By Laura Miti
And then we had the draft Republican Constitution! Very welcome it is too. What a huge document though. Am I the only one thinking the Technical Committee was a little too verbose in writing this draft-they seemed to routinely use 4 clauses where one would suffice trying so hard to cover all the bases that really could be left to subsidiary legislation.
But then I guess they took the better safe than sorry stance. But that is a small problem. The important thing is that the draft does seems to have been written in the interest of citizens and this is reflected in the way it has generally been received.
That said though, it would be tragic if we all spent our time talking about the tired political questions of 50 percent plus 1, dual citizenship, Ministers from outside parliament etcetera. These are of course the kind of things you can talk about without bothering to read the draft yourself. You just regurgitate everything you have heard everyone say for years!
But there is a whole lot more critical stuff hidden in that document that we need to think about. Take for example the proportional representation system of election for Parliament. That I do not like. If we think we have seen Mps who disappear into Manda Hill under this current constitution, wait till we introduce the party list system envisaged by this draft. That’s when the only reminder in a constituency of an MP will be the plume of dust left behind his/her disappearing 4×4 after election day.
What the party list means is that MPs are not elected directly by constituencies. Instead, each party comes up with a list in accordance with the number of Parliamentary seats. The voters then cast their votes, not for the individual MP, but for the party of their choice. At the end of the day, the votes cast are divided proportionally among all parties according to a set threshold.
Thus, if 20,000 votes equals one seat then for every 20,000 ballots achieved, a party will get a parliamentary seat. If a party only manages one seat whoever is first on their list will be the MP and so on. This system has one big advantage-every vote counts.
You do not get the situation that currently obtains where those who cast their vote for the losing candidate have no voice even if that candidate had a fair percentage of the ballots. The proportional representation system delivers a parliament that reflects the vote cast and generally ensures that there is a balanced Parliament. There is a problem though. It is that because MPs are placed on a list by their parties, their loyalty is to the party not to the voters.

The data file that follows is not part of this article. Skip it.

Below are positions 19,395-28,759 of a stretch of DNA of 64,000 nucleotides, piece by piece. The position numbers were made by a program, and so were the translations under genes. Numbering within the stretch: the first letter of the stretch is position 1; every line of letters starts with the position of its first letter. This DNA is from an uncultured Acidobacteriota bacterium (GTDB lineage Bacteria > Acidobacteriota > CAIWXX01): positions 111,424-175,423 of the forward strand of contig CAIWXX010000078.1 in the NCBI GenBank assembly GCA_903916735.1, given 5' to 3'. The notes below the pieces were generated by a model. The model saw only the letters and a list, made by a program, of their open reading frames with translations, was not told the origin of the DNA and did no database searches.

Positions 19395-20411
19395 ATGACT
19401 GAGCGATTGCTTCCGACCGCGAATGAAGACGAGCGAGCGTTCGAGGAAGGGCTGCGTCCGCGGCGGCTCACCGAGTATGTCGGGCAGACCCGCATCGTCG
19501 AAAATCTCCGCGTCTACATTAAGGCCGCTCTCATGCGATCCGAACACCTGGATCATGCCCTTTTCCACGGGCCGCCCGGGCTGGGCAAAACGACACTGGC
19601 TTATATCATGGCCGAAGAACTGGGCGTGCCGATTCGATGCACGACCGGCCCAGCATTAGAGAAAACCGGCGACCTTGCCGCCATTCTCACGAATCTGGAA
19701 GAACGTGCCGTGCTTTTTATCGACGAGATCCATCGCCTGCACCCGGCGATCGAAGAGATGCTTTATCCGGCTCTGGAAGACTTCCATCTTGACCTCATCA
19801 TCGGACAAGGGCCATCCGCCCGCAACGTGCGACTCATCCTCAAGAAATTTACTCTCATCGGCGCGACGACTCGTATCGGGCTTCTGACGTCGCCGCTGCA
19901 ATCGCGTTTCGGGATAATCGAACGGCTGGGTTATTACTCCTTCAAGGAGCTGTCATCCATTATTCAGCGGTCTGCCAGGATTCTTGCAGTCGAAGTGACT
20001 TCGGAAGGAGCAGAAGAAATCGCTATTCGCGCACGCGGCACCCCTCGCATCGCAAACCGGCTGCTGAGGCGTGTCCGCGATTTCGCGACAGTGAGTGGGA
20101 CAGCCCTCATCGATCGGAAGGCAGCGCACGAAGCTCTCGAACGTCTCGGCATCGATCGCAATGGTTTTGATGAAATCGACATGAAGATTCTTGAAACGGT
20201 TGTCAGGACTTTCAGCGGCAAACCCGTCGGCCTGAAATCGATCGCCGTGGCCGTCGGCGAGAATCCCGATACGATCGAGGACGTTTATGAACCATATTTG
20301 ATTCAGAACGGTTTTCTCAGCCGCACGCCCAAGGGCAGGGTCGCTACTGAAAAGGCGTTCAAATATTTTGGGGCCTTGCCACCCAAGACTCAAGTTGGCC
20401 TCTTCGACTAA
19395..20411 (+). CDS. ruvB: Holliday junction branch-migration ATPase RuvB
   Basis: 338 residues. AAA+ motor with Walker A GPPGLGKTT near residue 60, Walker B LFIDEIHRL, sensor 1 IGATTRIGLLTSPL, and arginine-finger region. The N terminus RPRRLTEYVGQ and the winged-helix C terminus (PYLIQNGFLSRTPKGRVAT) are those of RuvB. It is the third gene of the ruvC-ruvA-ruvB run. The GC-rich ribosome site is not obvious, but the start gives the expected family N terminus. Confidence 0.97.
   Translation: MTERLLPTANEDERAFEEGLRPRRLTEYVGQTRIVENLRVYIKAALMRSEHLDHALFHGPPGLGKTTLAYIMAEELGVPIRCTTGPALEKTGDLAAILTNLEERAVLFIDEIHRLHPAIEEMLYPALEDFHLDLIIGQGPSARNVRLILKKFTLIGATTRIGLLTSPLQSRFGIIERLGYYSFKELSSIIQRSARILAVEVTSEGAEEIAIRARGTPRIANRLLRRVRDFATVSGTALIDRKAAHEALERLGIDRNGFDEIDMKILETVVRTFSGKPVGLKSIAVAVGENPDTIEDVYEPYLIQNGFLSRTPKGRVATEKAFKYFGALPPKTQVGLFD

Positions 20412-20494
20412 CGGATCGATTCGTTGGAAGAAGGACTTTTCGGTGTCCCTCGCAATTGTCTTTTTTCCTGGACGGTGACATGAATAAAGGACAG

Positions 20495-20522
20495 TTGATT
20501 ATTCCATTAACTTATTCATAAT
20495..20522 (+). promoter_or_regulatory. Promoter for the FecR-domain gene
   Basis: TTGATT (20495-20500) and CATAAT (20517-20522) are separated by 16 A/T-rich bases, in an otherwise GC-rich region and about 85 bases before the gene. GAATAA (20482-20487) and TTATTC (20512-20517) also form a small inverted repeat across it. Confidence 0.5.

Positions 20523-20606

No matter how bad an MP is if s/he s in the good books of the party they will be placed high on the list and retain their seat. Those with real power then are the party leaders who determine how high a candidate gets to be on the list. Just imagine the bowing before party leaders that goes on.
South Africa uses this system and there are widespread calls for a change to direct vote for Parliamentarians because many South Africans do not even know who their MP is and it is impossible to hold them to account. MPs bloody well do not care about constituencies, it is all about keeping in the good books of the party.
I then would prefer a mixed system where a percentage of the seats are determined through the proportional system while the majority are still elected directly. That way we remedy the problem of representivity we are trying to, but do not create a new monster.
There are other little things to pay attention to in the Draft. Section 28 ( 6) for example jumped out at me. In essence, it provides that if I kill someone while preventing them from committing an offence I have not deprived them of their right to life. Wow an offence, what offence -treason, murder, speeding, pick pocketing??? That is such a loose provision and there are others. Simply I am saying there is more to a constitution that 50 percent plus 1.
There are critical questions of public finance management that determine how government resources will be managed and accounted for, then of course the huge decentralisation question. I am praying therefore that citizens read the draft, massive though it may be, and make considered input into the final draft. We might not get another chance like this anytime soon.